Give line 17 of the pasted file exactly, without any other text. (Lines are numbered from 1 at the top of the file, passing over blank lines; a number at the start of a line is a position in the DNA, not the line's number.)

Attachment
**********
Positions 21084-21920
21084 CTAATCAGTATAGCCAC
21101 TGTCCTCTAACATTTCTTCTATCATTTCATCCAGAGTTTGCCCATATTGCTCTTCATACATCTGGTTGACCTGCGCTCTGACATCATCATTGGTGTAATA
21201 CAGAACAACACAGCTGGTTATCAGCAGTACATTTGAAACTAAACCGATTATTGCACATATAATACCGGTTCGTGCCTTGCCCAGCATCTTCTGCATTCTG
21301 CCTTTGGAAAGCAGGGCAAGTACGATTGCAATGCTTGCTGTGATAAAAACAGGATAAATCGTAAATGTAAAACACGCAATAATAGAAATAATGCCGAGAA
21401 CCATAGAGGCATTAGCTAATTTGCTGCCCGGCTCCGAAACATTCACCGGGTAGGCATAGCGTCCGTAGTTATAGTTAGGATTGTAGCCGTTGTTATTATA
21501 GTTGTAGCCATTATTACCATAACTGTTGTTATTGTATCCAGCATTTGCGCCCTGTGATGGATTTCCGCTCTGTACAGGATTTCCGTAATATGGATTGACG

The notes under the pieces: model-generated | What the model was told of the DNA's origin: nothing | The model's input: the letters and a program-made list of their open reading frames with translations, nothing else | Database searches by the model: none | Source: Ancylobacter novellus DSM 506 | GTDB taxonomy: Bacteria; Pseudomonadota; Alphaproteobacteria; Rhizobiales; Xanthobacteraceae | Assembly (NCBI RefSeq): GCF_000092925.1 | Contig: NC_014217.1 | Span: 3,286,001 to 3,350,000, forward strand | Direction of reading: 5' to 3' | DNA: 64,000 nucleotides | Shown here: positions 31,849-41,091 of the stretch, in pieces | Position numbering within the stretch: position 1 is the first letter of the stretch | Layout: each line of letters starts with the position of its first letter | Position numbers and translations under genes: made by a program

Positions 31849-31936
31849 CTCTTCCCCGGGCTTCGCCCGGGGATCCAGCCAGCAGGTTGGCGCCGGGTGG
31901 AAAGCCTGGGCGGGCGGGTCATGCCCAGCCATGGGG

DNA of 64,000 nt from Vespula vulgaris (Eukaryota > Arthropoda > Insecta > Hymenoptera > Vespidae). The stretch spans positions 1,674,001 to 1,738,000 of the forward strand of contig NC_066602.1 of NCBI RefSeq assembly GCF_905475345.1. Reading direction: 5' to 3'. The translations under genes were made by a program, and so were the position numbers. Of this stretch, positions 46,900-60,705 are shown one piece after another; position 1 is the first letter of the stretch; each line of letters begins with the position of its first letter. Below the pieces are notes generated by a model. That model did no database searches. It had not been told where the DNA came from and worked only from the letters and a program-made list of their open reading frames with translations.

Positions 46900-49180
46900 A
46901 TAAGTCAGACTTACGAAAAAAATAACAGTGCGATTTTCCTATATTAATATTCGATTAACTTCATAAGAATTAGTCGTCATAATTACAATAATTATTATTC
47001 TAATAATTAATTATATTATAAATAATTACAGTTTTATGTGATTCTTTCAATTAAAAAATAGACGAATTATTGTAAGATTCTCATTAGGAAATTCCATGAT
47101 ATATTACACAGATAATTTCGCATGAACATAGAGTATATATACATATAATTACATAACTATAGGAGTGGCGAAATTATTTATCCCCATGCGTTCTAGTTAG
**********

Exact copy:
47101 ATATTACACAGATAATTTCGCATGAACATAGAGTATATATACATATAATTACATAACTATAGGAGTGGCGAAATTATTTATCCCCATGCGTTCTAGTTAG